My Volt is the greatest car I have owned out of probably hundreds in my lifetime.Is GM gone bonkers for discontinuing them?It doesn’t make sense.

Yeah, and although the reliability of the GEN 2 is not quite up to where the GEN 1 was – one of its reasons for development was to be a cost reduced model, and be more economical for the customer to operate due to higher efficiency. Agreed it is silly to throw this away since unlike other Hybrid attempts by GM this was a developmental advance (CT6 PHEV Joke excepted).

It is a bitter-sweet day when I as an “EVer” (the Bolt is my 5th EV) I have to look for Honda and Toyota for the future – they haven’t been asleep either and their electronics and ICE efficiency acumen are top-notch.

Do Not Read Between The Lines

Honda and Toyota?! Hahaha. They’re still producing ridiculous urban EV concepts, while other manufacturers are making cars.

Volt MSRP $34k, tax credit about to drop, form factor market tanking, sales going nowhere, credits 1/3 of a long-range BEV, battery prices falling rapidly,

No point keeping Hammtramck open for it.

They might bring the Velite 6 equivalent to the USA. Crossover form factor, planned to be both PHEV and BEV. Maybe the US market won’t care if vehicle’s built in China, or the all the EV drivetrain components are imported and the vehicle assembled in the USA.

The people at Hammtramck – which by the way leveled thousands of buildings to make way for it in the 80’s is now going to be gone, and the people moving out or just going on public assistance. Thanks GM.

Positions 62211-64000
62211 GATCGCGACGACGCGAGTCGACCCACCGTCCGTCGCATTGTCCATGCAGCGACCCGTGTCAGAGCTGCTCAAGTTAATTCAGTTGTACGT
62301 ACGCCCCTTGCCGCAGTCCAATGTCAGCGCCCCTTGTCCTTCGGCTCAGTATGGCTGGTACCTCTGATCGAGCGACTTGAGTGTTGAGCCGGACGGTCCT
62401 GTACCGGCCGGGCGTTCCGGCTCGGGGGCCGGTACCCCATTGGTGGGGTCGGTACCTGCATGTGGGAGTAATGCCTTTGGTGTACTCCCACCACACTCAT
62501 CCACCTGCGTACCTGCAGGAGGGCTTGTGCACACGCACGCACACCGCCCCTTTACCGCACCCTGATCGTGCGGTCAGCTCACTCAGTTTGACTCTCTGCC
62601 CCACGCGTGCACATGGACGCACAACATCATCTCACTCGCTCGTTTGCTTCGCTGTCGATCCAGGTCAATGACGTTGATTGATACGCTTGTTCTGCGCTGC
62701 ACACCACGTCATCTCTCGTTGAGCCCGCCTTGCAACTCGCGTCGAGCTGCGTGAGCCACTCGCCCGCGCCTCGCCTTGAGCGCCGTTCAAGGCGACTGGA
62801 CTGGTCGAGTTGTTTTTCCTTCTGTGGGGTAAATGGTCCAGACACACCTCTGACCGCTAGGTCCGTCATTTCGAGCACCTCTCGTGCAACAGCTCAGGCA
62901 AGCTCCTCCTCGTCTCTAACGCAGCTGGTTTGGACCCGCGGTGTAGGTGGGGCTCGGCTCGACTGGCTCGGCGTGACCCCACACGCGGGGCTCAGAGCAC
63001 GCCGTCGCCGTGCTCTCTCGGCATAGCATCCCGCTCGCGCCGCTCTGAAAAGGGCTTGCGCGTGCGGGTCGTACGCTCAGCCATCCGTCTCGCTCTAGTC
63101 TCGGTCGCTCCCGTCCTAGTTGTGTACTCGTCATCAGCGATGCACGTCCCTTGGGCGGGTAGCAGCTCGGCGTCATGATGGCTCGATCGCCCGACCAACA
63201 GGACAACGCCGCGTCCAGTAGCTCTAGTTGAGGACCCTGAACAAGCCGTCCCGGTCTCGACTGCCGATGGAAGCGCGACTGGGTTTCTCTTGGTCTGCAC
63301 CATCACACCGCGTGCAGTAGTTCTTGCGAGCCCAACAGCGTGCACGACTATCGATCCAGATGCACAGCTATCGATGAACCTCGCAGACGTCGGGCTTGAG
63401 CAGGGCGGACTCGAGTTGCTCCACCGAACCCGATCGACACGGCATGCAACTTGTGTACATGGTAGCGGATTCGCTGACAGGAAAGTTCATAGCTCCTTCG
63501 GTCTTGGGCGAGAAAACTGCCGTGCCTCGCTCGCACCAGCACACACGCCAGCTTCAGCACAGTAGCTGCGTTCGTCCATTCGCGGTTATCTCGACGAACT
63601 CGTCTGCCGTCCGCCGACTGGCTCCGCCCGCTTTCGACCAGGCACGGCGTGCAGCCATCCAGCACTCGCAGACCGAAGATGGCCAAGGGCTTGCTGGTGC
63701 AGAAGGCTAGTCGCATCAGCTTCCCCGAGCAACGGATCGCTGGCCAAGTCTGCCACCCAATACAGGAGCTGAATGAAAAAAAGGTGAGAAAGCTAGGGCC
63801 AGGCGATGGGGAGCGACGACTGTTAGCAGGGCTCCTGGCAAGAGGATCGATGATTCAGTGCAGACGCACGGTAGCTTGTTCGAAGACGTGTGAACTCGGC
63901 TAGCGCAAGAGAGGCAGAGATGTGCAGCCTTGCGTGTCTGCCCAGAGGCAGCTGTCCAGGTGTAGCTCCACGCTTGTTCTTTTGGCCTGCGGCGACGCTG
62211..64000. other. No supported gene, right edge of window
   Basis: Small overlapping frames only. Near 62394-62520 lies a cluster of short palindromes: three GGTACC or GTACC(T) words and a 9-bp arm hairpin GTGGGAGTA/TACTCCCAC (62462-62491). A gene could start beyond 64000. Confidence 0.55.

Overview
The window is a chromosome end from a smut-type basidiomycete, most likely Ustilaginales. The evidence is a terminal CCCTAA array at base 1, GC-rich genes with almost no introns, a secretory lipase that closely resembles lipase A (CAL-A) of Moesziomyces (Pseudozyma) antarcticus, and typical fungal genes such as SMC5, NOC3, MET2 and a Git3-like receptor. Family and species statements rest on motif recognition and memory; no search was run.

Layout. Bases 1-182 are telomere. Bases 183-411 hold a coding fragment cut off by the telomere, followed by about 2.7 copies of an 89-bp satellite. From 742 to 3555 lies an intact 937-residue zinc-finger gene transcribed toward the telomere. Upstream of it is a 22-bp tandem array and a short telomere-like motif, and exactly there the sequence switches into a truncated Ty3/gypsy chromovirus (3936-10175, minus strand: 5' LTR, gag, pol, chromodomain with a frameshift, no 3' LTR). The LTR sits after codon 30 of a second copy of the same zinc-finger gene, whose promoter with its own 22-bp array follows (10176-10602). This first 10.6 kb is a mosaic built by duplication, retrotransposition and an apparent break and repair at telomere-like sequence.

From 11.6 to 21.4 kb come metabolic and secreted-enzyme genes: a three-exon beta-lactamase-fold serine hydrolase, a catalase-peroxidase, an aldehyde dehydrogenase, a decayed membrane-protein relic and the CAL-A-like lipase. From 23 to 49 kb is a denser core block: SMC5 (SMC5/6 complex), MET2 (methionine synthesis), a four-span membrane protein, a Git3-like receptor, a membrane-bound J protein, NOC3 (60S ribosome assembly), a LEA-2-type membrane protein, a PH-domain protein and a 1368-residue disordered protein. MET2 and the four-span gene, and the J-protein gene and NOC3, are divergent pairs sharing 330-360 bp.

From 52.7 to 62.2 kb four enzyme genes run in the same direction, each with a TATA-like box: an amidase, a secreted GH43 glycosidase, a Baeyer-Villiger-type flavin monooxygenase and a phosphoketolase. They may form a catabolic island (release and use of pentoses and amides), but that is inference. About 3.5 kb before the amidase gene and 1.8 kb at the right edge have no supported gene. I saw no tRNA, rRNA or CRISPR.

The people who used to make the American Volt ain’t gonna be buying many Velites.

My guess is the Volt will be produced in China, better economies of scale and imported, I love my Volt, but talking to the dealership, it’s like talking to the wall. They think Diesel is better, they have no clue. I’m tired of stupid dealers, I love the Tesla model souch better. I can’t wait for Tesla to put them out of business.

Since when is less competition better for the consumer? Especially those in lower economic levels?

Be careful what you wish for.

The dealers think diesel is better because they know they can make maintenance money of the drivetrain, and that is what GM is pushing them to sell.

Pushing them to sell? Discontinuing all the electrics – including the best seller of all time still in the states, and discontinuing cars nobody buys (like the beautiful Impala – which has received ZERO advertising for years), and the CRUZE – which are big sellers by me, but only the Mexican Hatchback will remain makes me wonder if GM will have anything besides a diesel to sell.

I’m sure GM and Ford are looking to see what kind of trade deal is made with the Chinese.

People in general are especially knocking FORD lately for their mostly lousy products. If GM STILL loses market share – that proves they all take each others’ bad ideas.

In 2011 when Volt outsold Leaf by 2:1 or 3:1, the media bragged that Electric vehicles will fail soon and its time has not come.
Fast forward, 8 years, they are all keeping quiet.
2018 is the year the Electric vehicle sales skyrocketed with Tesla Model-3 in charge and it has spewed smoke on the plugins.
Ohh, did I say Model-3 spewed smoke, I am sorry.

There is still a big market for plugins, but automakers don’t want to sell because they are lot more affordable with a smaller battery pack and could kill the regular ICEs faster. That’s why automakers have restricted them so severely.

With many Electric vehicles joining the bandwagon in China, the chance for plugin hybrids are thinning.

Chevy Volt is the only plugin hybrid that is leading Model-3 in sales.